Brooklyn Ballet’s new resident choreographer

The Brooklyn BalletThis year when Brooklyn Ballet takes to the stage for its spring season, one detail will be quite different than in years past. This season, Brooklyn Ballet has announced its first resident choreographer since 2007: the London-based New Yorker Julia K. Gleich.

 

“Julia was the obvious and best choice,” states Brooklyn Ballet Founding Artistic Director Lynn Parkerson. “The flexibility in her creative process lends itself naturally to collaboration – a concept vital to the approach of Brooklyn Ballet, and one that doesn’t often appear within an art form rooted in choreographic ownership and strictures of technique and form.”

 

In 2012, Parkerson invited Gleich to create her first work for Brooklyn Ballet, which led to last year’s Quilt, an improvised work using the mathematical concept of vectors to accumulate movement, direction and intensity.

 

“It has been brilliant to develop my ideas in collaboration with Lynn and Brooklyn Ballet and to take part in the spirit of experimentation and diversity,” notes Gleich. “I embrace ballet as a contemporary form and welcome the opportunity to contribute to the artistic repertoire of the company.”

 

Gleich is a choreographer, teacher, scholar and self-proclaimed mathematics aficionado. Her interests lie in re-contextualizing ballet by creating new environments for traditional works and expanding the ballet idiom through collaborations with other artists. Gleich splits her time between the UK (where she is on faculty of Trinity LABAN Conservatoire of Music and Dance and holds the post of Head of Choreography at London Studio Centre) and New York City (where she is the Co-Founder/President of Bushwick-based arts organization Norte Maar.)

 

London-based New Yorker Julia K. Gleich named Brooklyn Ballet's resident choreographerGleich moved to New York City in the mid-1970s and studied at the School of American Ballet. Disillusioned by the lack of representation of women in creative and leadership roles in the ballet world, she blazed her own trail and did it all her own way. Now Gleich is an Arts Council England-funded choreographer, and her company, Gleich Dances, has performed in the UK and United States. Her choreographies have received critical notice in The New York Times, Village Voice, The New Criterion and Brooklyn Rail.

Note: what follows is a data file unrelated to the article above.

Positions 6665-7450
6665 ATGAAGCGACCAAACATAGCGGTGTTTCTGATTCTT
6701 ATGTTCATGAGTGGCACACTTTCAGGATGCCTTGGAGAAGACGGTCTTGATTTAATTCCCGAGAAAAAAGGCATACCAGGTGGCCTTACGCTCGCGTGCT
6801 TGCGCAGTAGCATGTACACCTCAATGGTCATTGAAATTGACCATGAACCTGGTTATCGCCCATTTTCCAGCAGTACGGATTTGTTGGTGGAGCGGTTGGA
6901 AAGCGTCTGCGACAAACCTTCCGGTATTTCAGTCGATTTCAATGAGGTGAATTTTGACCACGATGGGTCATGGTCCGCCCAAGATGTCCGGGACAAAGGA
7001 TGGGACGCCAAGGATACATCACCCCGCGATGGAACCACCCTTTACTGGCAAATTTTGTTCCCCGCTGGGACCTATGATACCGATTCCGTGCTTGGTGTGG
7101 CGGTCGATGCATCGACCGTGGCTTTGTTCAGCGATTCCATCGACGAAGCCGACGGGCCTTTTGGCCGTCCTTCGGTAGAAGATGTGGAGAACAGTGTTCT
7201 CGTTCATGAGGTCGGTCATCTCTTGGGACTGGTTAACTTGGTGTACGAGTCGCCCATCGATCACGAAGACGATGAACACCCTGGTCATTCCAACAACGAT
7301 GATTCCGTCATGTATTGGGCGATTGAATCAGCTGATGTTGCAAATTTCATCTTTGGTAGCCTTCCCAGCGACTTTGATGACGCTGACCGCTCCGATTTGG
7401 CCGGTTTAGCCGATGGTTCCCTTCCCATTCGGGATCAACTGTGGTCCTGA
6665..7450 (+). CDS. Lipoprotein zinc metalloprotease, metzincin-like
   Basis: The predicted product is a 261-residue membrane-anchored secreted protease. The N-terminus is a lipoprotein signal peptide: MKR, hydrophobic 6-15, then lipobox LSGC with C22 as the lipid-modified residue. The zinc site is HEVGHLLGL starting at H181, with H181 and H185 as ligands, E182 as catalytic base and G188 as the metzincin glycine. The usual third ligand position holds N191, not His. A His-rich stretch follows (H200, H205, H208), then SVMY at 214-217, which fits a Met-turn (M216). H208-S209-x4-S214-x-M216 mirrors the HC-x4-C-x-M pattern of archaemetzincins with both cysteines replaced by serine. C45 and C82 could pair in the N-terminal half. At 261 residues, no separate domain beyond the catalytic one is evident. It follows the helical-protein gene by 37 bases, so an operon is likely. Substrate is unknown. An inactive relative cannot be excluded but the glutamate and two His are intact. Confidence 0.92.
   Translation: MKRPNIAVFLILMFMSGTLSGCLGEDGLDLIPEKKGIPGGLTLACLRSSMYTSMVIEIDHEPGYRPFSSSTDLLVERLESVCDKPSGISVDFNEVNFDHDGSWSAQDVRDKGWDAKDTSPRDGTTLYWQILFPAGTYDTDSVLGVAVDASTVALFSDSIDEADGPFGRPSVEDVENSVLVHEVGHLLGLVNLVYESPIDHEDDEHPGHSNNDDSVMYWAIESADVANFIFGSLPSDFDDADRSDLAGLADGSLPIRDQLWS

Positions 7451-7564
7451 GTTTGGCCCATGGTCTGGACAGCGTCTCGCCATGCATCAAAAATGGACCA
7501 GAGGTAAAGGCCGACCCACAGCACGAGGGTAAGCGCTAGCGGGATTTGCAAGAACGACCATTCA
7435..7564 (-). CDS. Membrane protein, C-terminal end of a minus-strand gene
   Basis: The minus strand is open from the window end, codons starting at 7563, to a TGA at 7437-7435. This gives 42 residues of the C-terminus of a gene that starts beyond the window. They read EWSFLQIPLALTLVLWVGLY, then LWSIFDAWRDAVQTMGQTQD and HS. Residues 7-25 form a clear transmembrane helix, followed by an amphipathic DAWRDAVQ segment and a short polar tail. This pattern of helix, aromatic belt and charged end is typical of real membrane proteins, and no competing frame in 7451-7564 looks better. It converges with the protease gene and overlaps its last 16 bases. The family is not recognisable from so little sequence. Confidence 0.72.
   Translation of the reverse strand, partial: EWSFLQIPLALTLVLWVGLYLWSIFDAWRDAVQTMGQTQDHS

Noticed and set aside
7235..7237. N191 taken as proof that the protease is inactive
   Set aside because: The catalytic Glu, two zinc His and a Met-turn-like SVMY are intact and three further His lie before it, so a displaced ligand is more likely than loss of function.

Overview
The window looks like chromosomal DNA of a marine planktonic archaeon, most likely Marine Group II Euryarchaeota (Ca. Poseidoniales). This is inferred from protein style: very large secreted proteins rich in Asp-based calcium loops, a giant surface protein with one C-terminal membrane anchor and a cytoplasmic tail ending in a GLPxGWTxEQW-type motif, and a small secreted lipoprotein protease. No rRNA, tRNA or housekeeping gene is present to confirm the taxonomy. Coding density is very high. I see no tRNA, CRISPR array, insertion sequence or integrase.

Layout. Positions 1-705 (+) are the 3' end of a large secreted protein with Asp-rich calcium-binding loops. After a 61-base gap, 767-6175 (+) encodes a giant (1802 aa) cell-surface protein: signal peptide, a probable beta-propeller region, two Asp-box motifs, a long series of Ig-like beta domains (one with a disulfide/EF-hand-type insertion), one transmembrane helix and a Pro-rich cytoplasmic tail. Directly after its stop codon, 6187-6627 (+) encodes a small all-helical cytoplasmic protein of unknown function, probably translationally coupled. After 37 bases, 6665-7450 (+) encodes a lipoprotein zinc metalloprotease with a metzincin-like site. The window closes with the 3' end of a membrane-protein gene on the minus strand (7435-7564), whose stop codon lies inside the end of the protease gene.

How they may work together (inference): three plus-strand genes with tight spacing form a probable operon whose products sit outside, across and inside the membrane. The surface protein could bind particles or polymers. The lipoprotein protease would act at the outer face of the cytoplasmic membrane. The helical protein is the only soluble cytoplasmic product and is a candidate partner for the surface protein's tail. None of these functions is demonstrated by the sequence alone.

Her practice-based research on vectors and dance was recently published in the Dynamic Body in Space. “Julia’s work with vectors is an especially interesting exploration for Brooklyn Ballet and I wanted to give the dancers and myself the opportunity to explore this idea in a deeper way,” says Parkerson.

 

Gleich has been a master teacher at Burklyn Ballet Theatre and the Hikone Dance Intensive, Japan. She was recently invited to be an external examiner for Hong Kong Academy of Performing Arts. Later this fall she will be honored as the College of Fine Arts Distinguished Alumni at The University of Utah.

 

Additionally, Gleich is an advocate for women making new choreography on pointe and is a creator and curator of CounterPointe, a collaboration with Brooklyn Ballet and Norte Maar, produced in London and New York City.

 

Gleich’s new work for Brooklyn Ballet will premiere this month at The Actors Fund Arts Center in Brooklyn. The season runs April 3-6 and April 11-13. For more information or to order tickets, visit www.brooklynballet.org.

 

Brooklyn Ballet was founded in February 2002 by Parkerson and was the first of its kind in Brooklyn in more than 40 years. Brooklyn Ballet brings a contemporary vision to the treasured art form of ballet, with repertory and programs that re-imagine the classical form. The company serves the community through educational outreach projects—specifically, Take Ballet to the Streets: an outdoor performance series, Elevate and Brooklyn Ballet in the Houses: in-school dance residencies.

 

Photo (top): Dancers of Brooklyn Ballet rehearse Gleich’s new ballet. Photo courtesy of Jason Andrew and Brooklyn Ballet. Photo (below): London-based choreographer Julia K. Gleich in the studio. Photo courtesy of Jason Andrew and Norte Maar.

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